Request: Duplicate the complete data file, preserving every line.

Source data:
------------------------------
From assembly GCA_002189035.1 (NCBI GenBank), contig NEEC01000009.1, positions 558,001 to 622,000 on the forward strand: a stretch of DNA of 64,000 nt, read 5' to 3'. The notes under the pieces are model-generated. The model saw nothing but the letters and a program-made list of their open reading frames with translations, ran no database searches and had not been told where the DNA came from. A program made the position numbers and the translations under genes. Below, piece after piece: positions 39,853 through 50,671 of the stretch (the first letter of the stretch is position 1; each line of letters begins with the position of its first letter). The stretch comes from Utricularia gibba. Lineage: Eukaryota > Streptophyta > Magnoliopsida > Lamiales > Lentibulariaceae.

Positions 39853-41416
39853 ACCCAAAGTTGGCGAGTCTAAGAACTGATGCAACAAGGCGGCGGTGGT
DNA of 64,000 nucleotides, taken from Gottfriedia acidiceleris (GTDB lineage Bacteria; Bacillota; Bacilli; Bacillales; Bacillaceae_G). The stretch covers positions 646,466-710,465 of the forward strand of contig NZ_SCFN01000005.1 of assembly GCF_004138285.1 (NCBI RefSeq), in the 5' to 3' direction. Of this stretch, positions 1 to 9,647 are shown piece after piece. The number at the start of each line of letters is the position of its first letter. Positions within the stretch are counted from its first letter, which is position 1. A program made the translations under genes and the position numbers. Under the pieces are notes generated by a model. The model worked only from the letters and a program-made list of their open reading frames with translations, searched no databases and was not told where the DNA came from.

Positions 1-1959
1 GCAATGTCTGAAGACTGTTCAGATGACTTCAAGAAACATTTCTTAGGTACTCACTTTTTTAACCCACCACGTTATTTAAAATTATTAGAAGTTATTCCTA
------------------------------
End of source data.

From assembly GCA_002189035.1 (NCBI GenBank), contig NEEC01000009.1, positions 558,001 to 622,000 on the forward strand: a stretch of DNA of 64,000 nt, read 5' to 3'. The notes under the pieces are model-generated. The model saw nothing but the letters and a program-made list of their open reading frames with translations, ran no database searches and had not been told where the DNA came from. A program made the position numbers and the translations under genes. Below, piece after piece: positions 39,853 through 50,671 of the stretch (the first letter of the stretch is position 1; each line of letters begins with the position of its first letter). The stretch comes from Utricularia gibba. Lineage: Eukaryota > Streptophyta > Magnoliopsida > Lamiales > Lentibulariaceae.

Positions 39853-41416
39853 ACCCAAAGTTGGCGAGTCTAAGAACTGATGCAACAAGGCGGCGGTGGT
DNA of 64,000 nucleotides, taken from Gottfriedia acidiceleris (GTDB lineage Bacteria; Bacillota; Bacilli; Bacillales; Bacillaceae_G). The stretch covers positions 646,466-710,465 of the forward strand of contig NZ_SCFN01000005.1 of assembly GCF_004138285.1 (NCBI RefSeq), in the 5' to 3' direction. Of this stretch, positions 1 to 9,647 are shown piece after piece. The number at the start of each line of letters is the position of its first letter. Positions within the stretch are counted from its first letter, which is position 1. A program made the translations under genes and the position numbers. Under the pieces are notes generated by a model. The model worked only from the letters and a program-made list of their open reading frames with translations, searched no databases and was not told where the DNA came from.

Positions 1-1959
1 GCAATGTCTGAAGACTGTTCAGATGACTTCAAGAAACATTTCTTAGGTACTCACTTTTTTAACCCACCACGTTATTTAAAATTATTAGAAGTTATTCCTA